Only two days left. You can do it! Please vote today and tomorrow for my “Grandmother Dearest” essay. Just click HERE to do the deed. Your vote counts — unlike Octo-woman. Or rather, she can count, but not correctly. The reason yesterday’s blob was so late getting posted is that she had somehow scheduled it for September 8 instead of August 8. At least the 8 was right, though.
When I called her yesterday (during the usual August heatwave in Sun City West), she was KNITTING. Now, I always thought knitting is what you do in November getting ready for the frigid winter months. But sizzling August in Arizona? Normal people might prefer floating in a nice cool swimming pool, but — nobody would ever accuse Peggy of being normal. And as a surprise to no one, she lives in a city called Surprise, Arizona.
It’s not her fault she’s not exactly normal. Her whole life is more like a Charles Dickens novel than a normal life story. It’s no wonder she gets disoriented.
Peggy retired from a successful teaching career in New York, and has more-or-less survived 45 years of marriage to my intrepid brother Leo. To know Leo is to love him, but to actually live with him requires stoicism and nobility. My sister Joan Fitzpatrick and I will attest to that, and we are, for sure, never going to forgive him for being our mother’s favorite.
Most of the retirees in Arizona are grandparents, and have the good sense to behave accordingly. Peggy and Leo have 6 grandchildren now, and they dote on them, just as you’d expect. But occasionally . . . Well, let me give you an example of Life According To Peggy. On the day their first grandchild, Virginia, was born, Peggy was dog-sitting the family dog of the expectant parents (Beth and Bob Brown) – along with her own dog, a little toy poodle.
Sadly, Peggy is always going to have to remember that joyous day – the birth of Virginia – also as the day a coyote caught her dog in the back yard and ate him. See what I mean? It’s not normal.
Wherever Peggy is, there will be dogs around, somewhere. Currently she has these two poodles – Beau and Daphne. They’re standard poodles – not toy poodles, and maybe they’re big enough that the coyotes won’t be able to include them as part of their next lunch.
And there’s another thing about Peggy you should know. She’s one of the very few people in Arizona – let alone anywhere – who recently earned her Black Belt in Tai Chi. I’m really proud of her. I keep warning repairmen, grocery clerks, bus drivers, and anybody else who gives me any lip, that “My sister-in-law has a black belt, Buster, and don’t you forget it”.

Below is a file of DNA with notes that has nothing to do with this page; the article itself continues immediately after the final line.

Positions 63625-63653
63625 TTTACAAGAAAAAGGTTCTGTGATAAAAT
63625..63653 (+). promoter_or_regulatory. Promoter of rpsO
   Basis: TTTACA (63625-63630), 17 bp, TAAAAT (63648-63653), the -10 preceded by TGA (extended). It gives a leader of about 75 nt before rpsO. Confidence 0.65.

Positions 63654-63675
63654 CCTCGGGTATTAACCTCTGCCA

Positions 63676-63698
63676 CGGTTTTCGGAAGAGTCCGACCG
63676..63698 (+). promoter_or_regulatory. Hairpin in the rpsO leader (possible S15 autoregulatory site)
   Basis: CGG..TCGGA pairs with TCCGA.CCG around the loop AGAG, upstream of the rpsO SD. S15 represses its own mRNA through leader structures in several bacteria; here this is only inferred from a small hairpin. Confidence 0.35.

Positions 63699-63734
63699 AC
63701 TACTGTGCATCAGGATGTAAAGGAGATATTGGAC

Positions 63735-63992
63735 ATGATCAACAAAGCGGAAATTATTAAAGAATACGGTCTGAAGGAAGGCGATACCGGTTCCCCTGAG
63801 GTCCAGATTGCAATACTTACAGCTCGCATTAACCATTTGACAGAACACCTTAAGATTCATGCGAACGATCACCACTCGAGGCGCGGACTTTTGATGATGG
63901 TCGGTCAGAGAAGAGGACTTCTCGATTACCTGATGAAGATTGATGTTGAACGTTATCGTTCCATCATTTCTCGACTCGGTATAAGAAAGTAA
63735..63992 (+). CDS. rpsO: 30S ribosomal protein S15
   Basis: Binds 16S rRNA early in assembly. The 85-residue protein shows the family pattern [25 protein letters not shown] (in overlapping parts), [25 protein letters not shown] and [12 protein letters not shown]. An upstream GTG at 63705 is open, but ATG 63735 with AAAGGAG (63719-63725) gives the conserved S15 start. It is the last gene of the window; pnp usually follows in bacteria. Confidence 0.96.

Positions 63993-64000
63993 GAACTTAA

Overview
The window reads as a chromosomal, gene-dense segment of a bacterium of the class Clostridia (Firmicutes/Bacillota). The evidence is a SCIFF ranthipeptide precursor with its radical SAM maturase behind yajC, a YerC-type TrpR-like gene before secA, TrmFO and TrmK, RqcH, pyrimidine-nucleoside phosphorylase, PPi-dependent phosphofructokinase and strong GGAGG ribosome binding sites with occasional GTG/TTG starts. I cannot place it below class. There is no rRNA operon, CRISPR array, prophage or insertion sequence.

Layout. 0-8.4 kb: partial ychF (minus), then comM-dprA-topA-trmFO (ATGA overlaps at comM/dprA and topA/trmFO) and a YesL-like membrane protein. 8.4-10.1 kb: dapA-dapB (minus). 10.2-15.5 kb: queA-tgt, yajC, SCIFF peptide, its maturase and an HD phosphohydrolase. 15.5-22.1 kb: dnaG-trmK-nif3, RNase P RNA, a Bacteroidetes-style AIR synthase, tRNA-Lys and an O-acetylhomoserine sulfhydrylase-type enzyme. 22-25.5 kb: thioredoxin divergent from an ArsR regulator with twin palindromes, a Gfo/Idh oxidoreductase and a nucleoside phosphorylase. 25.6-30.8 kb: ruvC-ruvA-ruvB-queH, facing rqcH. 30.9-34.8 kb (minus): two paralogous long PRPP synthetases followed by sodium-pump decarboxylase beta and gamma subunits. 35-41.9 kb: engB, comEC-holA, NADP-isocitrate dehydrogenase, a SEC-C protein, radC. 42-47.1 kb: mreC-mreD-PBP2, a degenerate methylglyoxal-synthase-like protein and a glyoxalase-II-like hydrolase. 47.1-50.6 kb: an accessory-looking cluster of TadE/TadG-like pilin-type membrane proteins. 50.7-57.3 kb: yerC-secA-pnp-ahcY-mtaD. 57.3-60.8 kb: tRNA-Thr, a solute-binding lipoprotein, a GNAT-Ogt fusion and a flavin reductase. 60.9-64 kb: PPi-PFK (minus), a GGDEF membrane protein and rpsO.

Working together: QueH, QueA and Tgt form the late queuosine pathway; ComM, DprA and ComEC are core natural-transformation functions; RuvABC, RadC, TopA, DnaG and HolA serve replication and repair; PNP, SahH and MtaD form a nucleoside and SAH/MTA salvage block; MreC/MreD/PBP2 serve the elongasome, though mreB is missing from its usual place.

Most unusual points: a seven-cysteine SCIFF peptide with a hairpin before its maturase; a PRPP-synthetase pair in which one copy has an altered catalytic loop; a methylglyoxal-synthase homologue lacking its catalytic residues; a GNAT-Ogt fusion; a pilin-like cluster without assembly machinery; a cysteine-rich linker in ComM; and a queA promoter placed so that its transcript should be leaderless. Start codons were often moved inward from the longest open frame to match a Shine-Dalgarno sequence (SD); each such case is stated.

Like I said, Peggy isn’t what you’d call run-of-the mill normal.
When she was little, she grew up in a happy family in Auburn, New York. She had been delivered by the man she understood to be her father – Doctor Darrell Althouse. The doctor and his wife raised Peggy – and an adopted son named Kevin – in a comfortable home. She went to grade school and high school in Auburn, and then to Dunbarton College of the Holy Cross in Washington, D.C.
She committed to working for a year as an lay volunteer teaching at a Catholic school in Rock Springs, Wyoming, It was there that she met my brother Leo who was teaching in a public school there.
Later, Peggy went to Katherine Gibbs College in New York. After a year there she went to work for General Electric in Syracuse, New York. She and Leo had been in touch occasionally, but Leo went to visit her in Syracuse and after that it got serious. They were married in Auburn in 1966.
They raised three children – Michael, Beth, and Leanne. You’re going to think I’m making the rest of this story up but I’m not. I may have garbled some of the details, but I know for sure that Peggy is the heroine of a story that belongs in the pages of a novel.
A few years ago, in a casual phone conversation with her elderly Aunt Peg, Peggy learned the astonishing news that she had been adopted by Dr. Althouse and his wife. Her birth mother was one of the doctor’s patients, and she lived in the same neighborhood as the one Peggy was being raised in. All the time, her birth mother – now deceased – had been able to quietly observe her growing up.
An even bigger shocker though, was in learning the name of Peggy’s birth father. He had been a sailor stationed near Auburn. My nephew Michael was able to discover that he had died earlier, but that he had been a successful businessman, and had raised a family of five children here in Seattle — not many blocks from where Peggy’s daughter Leanne was living, and where I and my family live in Seattle.
Peggy was able to meet her half-brother and four half-sisters a few years ago when she came for a visit to Seattle. Their mother was still living but her children decided not to tell her about Peggy.
Someday, I’m hoping our family historian – Michael Gorman – is going to write up a more detailed and accurate account of Peggy’s story. Talk about drama! Sounds like a screenplay to me!
Today I had an email from Peggy, which closed with the following comment.
“BTW, I think I’m the newest septuagenarian in the family (official today). I just realized that we are 10 years apart. As of tomorrow, I’m going on 80 (oh my god) but I ain’t doin’ any bloggin’. Don’t pass the torch.
It’s nice to know turning 70 hasn’t squelched her sense of humor. Like, I said, Peggy isn’t normal. Thank goodness.